Monthly Archives: January 2016

First they came for ……

An important article in the Guardian today:

Wristbands and red doors for refugees: history is not repeating itself, but it is rhyming by Giles Fraser

Giles Fraser

Giles Fraser

“In the week we remember the Holocaust, it would be a disservice to the millions who died if we didn’t recognise that the treatment of Muslim migrants is an echo of the past.”

This is an excellent article that brings together many of the things I have been thinking and saying for a while. I like the idea of differentiating between history repeating and history rhyming. If we do not wake up soon we will all find ourselves in the midst of an utter nightmare.

Perhaps it is appropriate to remember this famous rhyme from history:

First they came for the Socialists, and I did not speak out—
Because I was not a Socialist.

Then they came for the Trade Unionists, and I did not speak out—
Because I was not a Trade Unionist.

Then they came for the Jews, and I did not speak out—
Because I was not a Jew.

Then they came for me—and there was no one left to speak for me.

First they came …” is a famous statement and provocative poem written by Pastor Martin Niemöller (1892–1984) about the cowardice of German intellectuals following the Nazis‘ rise to power and the subsequent purging of their chosen targets, group after group. Thatcher drove the socialists out of town (and out of the Labour Party). The Tories continue to emasculate the Trade Unions. Cameron, Osborne, IDS etc are now set on kicking the poor and the desperate wave of refugees that their neoliberal meddling in far off lands have created.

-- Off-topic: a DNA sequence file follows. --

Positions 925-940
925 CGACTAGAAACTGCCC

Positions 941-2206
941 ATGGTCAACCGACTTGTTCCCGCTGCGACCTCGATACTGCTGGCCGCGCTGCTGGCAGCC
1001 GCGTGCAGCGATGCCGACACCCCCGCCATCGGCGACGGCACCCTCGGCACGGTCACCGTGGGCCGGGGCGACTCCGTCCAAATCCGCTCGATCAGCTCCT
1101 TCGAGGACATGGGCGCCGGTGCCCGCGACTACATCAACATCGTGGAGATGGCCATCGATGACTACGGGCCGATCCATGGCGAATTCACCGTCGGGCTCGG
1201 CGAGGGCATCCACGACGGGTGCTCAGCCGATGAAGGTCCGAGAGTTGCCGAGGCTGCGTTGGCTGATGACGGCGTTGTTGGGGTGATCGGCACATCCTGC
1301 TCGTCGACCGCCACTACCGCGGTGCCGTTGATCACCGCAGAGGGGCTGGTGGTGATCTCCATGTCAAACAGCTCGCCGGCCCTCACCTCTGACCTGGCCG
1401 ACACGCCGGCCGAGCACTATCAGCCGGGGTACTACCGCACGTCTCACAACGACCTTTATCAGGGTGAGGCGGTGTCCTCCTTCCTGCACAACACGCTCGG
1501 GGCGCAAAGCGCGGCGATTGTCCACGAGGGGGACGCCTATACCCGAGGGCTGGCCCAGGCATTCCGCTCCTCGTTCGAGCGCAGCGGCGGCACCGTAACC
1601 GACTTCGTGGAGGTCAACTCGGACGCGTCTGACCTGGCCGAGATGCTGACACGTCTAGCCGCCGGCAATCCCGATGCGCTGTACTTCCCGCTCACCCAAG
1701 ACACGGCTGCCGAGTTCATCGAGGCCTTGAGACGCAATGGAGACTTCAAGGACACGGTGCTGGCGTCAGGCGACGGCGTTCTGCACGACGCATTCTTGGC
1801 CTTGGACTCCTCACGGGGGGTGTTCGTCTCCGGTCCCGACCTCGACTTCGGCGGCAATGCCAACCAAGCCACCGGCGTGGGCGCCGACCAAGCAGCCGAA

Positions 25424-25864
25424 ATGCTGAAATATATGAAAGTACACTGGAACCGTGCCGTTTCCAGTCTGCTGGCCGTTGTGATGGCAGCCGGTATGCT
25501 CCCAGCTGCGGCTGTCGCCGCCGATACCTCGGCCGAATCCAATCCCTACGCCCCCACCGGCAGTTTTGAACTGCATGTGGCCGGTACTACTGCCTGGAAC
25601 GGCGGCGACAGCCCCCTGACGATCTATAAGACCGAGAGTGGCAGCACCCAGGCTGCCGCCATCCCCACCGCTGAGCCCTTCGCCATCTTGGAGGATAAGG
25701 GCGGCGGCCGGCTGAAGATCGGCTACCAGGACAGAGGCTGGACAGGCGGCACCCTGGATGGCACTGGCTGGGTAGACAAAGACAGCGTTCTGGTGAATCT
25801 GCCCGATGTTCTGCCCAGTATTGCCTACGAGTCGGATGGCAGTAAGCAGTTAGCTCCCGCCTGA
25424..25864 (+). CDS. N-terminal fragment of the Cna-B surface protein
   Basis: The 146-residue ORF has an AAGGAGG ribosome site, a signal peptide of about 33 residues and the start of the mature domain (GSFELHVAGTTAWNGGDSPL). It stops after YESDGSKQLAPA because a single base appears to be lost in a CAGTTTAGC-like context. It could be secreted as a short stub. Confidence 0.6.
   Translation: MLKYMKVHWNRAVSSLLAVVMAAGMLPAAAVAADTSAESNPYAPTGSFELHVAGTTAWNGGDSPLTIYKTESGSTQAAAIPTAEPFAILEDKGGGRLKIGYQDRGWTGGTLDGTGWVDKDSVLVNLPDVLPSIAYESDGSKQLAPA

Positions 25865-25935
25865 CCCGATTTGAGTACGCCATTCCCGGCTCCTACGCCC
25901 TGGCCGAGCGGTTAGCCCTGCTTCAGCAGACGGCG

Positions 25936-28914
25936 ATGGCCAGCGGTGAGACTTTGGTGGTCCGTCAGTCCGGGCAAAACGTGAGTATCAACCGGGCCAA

And me? Will you speak for me? I know a few that might, but most of the people I know (my neighbours, work acquaintances etc) have stood up for none of the others, so I won’t hold my breath.

Upton Solidarity Day – fracking, civil liberties and class warfare